Arizona Daily Star documents how TB era shaped Tucson; Former patient recalls her struggle with TB

Amanda Place lives in Arizona today because of tuberculosis.

Her family headed to Tucson from West Virginia, hoping the dry air would be a strong counter to the fluid building up in her mother’s lungs. The family’s move was part of an era documented in the Arizona Daily Star today.

It wasn’t to be. When Place was 11, she lost her mother to tuberculosis. The family had struggled with tuberculosis tragedy earlier since Place’s grandmother also was lost to tuberculosis as a young woman in her 30s.

Tuberculosis once ran rampant in communities across the country, leading to a wholesale influx of families to Tucson. That era is captured in a move to obtain historic designation for three buildings on the campus of Tucson Medical Center which played a role in treating victims of the affliction.

Place herself would be diagnosed when she was 14 years old, in 1961.

She contracted the illness from her mother, but never knew she was sick until she started coughing up blood.

Stricken with what doctors feared could be a terminal case of tuberculosis, Place spent six weeks at Tucson Medical Center. She was in the hospital so long, that she went in an only child, but had five siblings upon her return, since her widower father had remarried.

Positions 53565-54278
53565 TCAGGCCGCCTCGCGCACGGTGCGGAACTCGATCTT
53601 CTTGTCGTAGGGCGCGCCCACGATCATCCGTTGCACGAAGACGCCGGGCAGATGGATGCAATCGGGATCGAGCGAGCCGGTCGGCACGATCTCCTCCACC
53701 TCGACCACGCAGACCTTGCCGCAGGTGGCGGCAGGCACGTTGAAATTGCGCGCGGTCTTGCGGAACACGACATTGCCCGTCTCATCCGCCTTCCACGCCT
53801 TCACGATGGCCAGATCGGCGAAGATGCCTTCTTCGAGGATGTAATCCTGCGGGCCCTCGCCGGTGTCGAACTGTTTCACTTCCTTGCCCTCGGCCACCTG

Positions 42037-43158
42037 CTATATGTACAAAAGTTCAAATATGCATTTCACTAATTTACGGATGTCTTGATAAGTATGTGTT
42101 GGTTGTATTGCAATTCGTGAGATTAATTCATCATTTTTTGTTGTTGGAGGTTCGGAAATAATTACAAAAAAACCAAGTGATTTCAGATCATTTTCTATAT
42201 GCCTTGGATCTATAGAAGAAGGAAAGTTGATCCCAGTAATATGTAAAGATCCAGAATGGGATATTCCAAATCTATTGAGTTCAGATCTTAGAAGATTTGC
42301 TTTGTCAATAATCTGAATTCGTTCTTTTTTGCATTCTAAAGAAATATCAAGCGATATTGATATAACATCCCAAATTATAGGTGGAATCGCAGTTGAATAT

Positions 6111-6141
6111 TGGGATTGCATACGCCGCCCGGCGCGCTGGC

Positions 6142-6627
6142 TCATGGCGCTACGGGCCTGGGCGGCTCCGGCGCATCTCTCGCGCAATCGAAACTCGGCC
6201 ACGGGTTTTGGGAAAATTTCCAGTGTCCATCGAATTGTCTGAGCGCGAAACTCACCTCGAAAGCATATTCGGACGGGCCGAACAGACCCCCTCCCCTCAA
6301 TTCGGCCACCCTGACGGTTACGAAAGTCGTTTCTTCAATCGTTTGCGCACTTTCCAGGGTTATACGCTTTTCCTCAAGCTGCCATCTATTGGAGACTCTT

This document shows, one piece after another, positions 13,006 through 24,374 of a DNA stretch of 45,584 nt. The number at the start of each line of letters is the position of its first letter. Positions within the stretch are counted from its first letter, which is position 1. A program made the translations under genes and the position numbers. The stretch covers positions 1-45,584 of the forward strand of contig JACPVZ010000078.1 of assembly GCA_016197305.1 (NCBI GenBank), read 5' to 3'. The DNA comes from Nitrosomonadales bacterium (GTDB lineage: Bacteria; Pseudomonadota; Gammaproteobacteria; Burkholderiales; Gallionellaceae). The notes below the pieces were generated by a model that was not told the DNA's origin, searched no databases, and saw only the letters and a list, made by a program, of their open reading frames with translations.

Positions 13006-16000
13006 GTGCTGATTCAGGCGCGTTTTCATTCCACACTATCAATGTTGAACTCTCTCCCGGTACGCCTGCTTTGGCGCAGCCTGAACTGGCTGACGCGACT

She spent another six weeks on bed rest, and about 18 months later, had lung surgery to remove part of her lung that bore the remnants of the illness.

Classmates would visit, wearing masks and standing in the doorway.

“I wasn’t told until many years later how close I was to dying,” she remembered. “My father was very frightened.”

It took Place five years to get out of high school and three to get out of college, so it all evened out, she jokes.

Place has fully recovered and has no lingering effects and said she is grateful to the TMC staff who helped save her life during those trying times. Although she is supposed to be careful about high altitudes, she recently hiked Machu Picchu in Peru.

“I was incredibly fortunate that treatment was available and that space was available,” said the grandmother of five. “My three children are very happy that there was a happy ending!”

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